Talkin' Trash

More good news for Miami: Surfside knows the secret of good garbage

Defend the borders and pick up the garbage. That's the heart of good government, right? Miamians who face higher garbage fees -- and the possible abolition of their city -- might consider moving to tiny Surfside.

Residents of this square-mile beach town, snuggled between Bal Harbour and Miami Beach, pay a paltry $155 a year for garbage pickup and get a visit from the garbage man six days a week. "In all of Florida we're unique!" chirps public works director Chip Cohen.

By contrast Miami picks up refuse only twice weekly, and recently considered upping the fee from $166 to $320 per year. The last time Miami raised garbage rates was 1985. "Given the city's financial crisis, it is hard to understand why [there's been no increase]," wrote interim city manager Merrett Stierheim in November, warning that any further failure of political gumption could spell disaster. Coral Gables charges $498 for garbage service, unincorporated Dade $349; Miami's artificially low fee covers only about half the true cost of gathering the rubbish. As for Surfside: "We don't have a general-fund subsidy like some cities do," says Mayor Paul Novack.

Miami's unionized garbage collectors earn an average of $12.67 per hour, whereas Surfside's make only about $9.35 and never work enough hours to be eligible for overtime pay. Every day of the week but Sunday they visit every single house, apartment building, and commercial establishment -- about 1700 stops. The town's 4300 residents don't even have to haul their refuse out to the curb. And they get daily removal of recyclable materials and trash (tree limbs and grass clippings). Crews used to make the rounds three times weekly for garbage and twice weekly for trash, but that changed in 1995 when Mayor Novack noticed waste bins near the beach were overflowing by the end of the weekend.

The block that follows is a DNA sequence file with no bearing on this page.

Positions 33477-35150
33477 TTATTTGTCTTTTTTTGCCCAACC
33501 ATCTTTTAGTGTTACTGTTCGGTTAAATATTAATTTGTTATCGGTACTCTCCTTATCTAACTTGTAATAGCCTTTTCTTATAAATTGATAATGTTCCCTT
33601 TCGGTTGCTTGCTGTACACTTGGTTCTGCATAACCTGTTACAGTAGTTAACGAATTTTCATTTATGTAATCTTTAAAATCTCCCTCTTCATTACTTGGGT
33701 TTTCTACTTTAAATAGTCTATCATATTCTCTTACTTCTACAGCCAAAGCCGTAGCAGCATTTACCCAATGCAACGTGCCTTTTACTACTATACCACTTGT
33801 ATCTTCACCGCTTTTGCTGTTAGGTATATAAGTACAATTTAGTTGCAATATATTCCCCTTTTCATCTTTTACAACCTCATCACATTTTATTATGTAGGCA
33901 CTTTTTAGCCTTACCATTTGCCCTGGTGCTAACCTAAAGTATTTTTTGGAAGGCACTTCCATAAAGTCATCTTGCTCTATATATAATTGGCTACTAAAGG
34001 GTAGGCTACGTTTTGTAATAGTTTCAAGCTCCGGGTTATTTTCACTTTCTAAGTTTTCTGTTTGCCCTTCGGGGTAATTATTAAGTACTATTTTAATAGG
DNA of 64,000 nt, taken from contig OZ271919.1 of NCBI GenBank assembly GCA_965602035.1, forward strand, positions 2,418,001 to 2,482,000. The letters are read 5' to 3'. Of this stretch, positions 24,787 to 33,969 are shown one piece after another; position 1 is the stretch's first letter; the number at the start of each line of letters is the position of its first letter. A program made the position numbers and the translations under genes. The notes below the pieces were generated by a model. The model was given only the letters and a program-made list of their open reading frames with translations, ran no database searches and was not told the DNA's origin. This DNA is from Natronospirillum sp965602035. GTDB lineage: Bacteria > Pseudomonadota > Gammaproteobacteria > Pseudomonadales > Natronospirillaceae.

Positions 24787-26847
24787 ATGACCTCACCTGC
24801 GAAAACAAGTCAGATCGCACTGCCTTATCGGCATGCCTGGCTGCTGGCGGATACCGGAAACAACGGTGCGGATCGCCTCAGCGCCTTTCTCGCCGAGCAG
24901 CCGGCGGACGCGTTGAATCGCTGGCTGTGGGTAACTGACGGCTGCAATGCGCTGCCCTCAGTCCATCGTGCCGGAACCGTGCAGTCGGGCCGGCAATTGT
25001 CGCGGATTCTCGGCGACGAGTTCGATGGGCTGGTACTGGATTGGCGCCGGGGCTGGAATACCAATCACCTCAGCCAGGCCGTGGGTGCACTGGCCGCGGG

Even with more frequent collection, however, the town's garbage fee remains the same. Novack says garbage collectors simply work shorter days -- seven hours rather than eight. Still, doesn't frequent pickup require more labor and therefore cost more? "Ah, come on," says Cohen, the public works chief. "The cost is the same. It doesn't matter if it's three days a week or six. You have a certain amount of garbage to pick up in a year, so you pick it up, right?"

Novack: "Logic would suggest that more service would mean more cost, but in this case we were picking up garbage three days a week and picking up trash two days a week. Instead of dividing labor into garbage and trash pickup, we essentially merged the two routes. Then we shortened the length of the five workdays just enough to add a sixth."

Are there lessons here for Miami?
No, Cohen says: "It's not fair to compare one small town that's kept itself up with a big city that hasn't. Hey, I hear you typing. You can't quote me on that."

Ron Williams, assistant city manager in Miami, chuckles uneasily when asked if Miami has considered six-day-a-week garbage pickup. "It would be difficult, let me say that.

 
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